Sustainable Diamond Mining: A Holistic Endeavor
Blood Diamonds triggered a realization that the diamond industry needed to change. It was deemed unethical and fell (and presently falls) short of environmental sustainability goals. In response to these issues, ethical consumerism emerged as an important priority and new policies were developed. The Kimberly Process Certification Scheme (KPCS) was a pioneering initiative that sought to control the supply chain and prevent the sale of blood diamonds. Spearheaded by the United Nations and over 20 participant countries, the Kimberly Process enforced legislation on the import, export, and sale of ethically sourced diamonds (Mattheysen & Clarkson, 2013). With over 80 countries presently involved, the Kimberly Process has accomplished near-complete eradication of Blood Diamonds in the global market (Mattheysen & Clarkson, 2013). KPCS is a prominent example of international collaboration for a humanitarian cause. Progress has also been made on the environmental front, where the formation of Environmental Management Agencies (EMAs) and Impact Assessment Forms (EIAs) have enforced stricter sustainability practices (Mattheysen & Clarkson, 2013). These initiatives have led to investments in cleaner mining technology, employee-employer education, and land reclamation efforts- all of which aim to combat the ecologic impacts of diamond production (Mattheysen & Clarkson, 2013). Governments have also worked alongside activist groups to promote wildlife preservation in at-risk areas. A prominent example was the formation of Gola Rainforest National Park in Sierra Leone due to the combined efforts of the Governmental Forestry Division and Royal Society for the Protection of Birds (RSPB) in 2011 (“Sierra Leone’s..”, 2019). Known to house rare species of birds, butterflies, and elephants, the Gola National Park remains a crown jewel of Sierra Leone’s conservation efforts. At the consumer end of the supply chain, many jewelry companies have also pledged to responsibly source and sell their diamonds. One such example is Tiffany & Co’s dedication to “reducing environmental impacts, respecting human rights, and complying with the United Nations Guiding Principles on Business and Human Rights” (Linde et al, 2022). This pledge has been met with new certification processes and largescale supply chain restructuring (Linde et al, 2022). Other brands, like Italy’s Bulgari and France’s Cartier are following suit. With only 5% of Africa’s mineral deposits thought to be discovered, our commitment to sustainable diamond mining is as important as ever. Although it is a slow process- changes in policy and governance give reason to believe that a truly ethical industry is taking shape.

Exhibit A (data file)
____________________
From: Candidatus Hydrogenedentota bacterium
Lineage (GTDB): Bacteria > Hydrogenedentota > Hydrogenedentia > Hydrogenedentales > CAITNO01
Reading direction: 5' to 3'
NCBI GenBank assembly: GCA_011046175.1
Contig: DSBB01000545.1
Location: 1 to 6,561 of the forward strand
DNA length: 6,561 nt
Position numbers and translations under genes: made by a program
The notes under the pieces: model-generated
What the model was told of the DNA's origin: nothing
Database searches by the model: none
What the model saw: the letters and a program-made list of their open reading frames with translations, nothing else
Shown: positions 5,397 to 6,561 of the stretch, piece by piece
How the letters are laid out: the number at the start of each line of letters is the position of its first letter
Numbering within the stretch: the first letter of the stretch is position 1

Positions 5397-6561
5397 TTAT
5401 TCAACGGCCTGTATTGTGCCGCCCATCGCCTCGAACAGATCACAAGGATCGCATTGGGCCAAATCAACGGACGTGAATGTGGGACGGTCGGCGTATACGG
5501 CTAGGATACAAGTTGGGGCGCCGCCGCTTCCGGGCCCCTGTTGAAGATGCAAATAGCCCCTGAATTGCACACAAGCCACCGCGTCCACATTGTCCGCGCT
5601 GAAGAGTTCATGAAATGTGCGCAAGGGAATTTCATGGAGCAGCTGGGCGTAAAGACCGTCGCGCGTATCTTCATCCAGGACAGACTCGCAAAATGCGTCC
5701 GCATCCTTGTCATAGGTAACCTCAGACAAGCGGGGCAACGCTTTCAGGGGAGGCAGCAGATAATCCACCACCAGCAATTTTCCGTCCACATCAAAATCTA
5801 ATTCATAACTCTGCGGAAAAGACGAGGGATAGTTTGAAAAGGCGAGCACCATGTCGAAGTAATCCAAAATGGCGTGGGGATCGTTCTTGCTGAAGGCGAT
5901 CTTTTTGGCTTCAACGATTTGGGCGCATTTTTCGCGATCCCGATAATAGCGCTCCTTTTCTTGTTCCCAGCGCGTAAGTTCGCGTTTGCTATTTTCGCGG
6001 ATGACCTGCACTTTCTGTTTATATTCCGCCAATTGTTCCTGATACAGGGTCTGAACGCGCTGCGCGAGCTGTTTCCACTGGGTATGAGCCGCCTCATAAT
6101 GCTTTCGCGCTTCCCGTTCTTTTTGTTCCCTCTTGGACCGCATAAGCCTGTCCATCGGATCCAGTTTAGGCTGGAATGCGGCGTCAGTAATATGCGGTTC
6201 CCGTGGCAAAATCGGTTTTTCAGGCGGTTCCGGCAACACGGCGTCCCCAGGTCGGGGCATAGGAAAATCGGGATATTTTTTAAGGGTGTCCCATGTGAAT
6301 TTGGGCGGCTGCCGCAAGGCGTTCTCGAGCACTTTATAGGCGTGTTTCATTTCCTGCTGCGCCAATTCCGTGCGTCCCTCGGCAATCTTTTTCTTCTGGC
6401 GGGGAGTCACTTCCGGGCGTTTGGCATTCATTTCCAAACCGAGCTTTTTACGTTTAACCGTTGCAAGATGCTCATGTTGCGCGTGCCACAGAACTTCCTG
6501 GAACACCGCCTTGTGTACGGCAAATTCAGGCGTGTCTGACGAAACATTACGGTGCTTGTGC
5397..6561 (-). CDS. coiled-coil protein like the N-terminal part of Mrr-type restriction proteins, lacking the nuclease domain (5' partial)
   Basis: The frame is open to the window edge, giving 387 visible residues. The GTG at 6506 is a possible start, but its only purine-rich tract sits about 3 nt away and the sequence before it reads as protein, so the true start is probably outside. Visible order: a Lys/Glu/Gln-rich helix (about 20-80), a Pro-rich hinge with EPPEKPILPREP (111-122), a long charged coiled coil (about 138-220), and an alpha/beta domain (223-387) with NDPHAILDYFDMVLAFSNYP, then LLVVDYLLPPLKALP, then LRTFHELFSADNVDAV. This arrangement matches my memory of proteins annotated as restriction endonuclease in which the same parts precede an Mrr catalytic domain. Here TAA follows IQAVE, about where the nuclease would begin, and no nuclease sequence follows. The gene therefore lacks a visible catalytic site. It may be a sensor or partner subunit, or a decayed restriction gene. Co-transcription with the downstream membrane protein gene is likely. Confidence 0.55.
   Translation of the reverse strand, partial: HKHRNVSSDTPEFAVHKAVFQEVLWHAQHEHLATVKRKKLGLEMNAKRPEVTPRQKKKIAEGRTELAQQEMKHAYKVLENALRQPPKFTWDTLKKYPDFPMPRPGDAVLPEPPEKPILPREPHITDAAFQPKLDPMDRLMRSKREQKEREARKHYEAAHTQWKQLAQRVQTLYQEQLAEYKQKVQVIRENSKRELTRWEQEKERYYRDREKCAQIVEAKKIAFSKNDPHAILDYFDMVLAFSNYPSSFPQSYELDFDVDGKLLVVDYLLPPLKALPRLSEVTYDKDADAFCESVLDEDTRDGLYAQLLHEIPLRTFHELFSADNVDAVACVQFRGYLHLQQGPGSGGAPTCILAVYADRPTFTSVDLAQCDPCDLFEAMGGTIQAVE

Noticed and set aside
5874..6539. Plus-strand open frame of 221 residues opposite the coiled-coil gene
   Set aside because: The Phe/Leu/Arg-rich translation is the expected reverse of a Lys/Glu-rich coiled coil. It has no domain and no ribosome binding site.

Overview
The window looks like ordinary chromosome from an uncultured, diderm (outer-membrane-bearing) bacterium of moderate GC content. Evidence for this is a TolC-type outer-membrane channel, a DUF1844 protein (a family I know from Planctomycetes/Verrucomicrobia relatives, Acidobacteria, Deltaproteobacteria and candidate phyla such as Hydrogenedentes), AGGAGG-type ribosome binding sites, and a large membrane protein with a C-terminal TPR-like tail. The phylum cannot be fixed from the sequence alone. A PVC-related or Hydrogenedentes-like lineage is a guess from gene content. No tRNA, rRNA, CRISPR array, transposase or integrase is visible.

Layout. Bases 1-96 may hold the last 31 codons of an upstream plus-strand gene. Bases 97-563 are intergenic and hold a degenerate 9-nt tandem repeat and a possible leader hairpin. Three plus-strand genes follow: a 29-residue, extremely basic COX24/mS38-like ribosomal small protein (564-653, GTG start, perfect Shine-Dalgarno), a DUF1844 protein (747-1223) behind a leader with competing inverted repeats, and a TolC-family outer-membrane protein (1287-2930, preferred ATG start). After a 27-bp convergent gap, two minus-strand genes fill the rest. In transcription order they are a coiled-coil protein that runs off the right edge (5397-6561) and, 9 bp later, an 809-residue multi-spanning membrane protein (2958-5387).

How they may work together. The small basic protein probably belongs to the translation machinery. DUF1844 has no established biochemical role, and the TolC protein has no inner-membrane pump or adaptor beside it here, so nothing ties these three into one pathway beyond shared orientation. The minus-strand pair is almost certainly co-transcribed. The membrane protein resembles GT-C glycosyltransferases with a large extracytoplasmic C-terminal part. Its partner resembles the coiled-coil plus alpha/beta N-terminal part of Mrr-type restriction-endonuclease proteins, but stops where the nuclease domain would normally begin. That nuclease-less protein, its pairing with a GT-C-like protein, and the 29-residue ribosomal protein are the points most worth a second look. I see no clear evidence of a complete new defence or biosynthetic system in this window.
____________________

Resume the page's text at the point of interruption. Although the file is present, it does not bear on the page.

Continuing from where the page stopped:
Although tragic to recount, Blood Diamonds made important contributions to the diamond industry. The association between blood diamonds and human rights abuses dramatically altered the consumer experience. Once thought of as a standalone product, diamonds are now viewed as a complex entity with both ethical and environmental impacts. Through turmoil and bloodshed, Blood Diamonds have educated us on the meaning of exploitation- and proved that it is not a term reserved for diamonds alone. But rather, as we have observed, that exploitation of people and the environment occur too. The success of international policies like the Kimberly Process suggests that a truly ethical diamond industry may be achievable in the future. With sustained efforts both domestically and abroad, this seems like a plausible outcome. As once famously said by diamond company De Beers in 1941- “diamonds are forever”- indeed, we should hope the same is true of our sustainability efforts.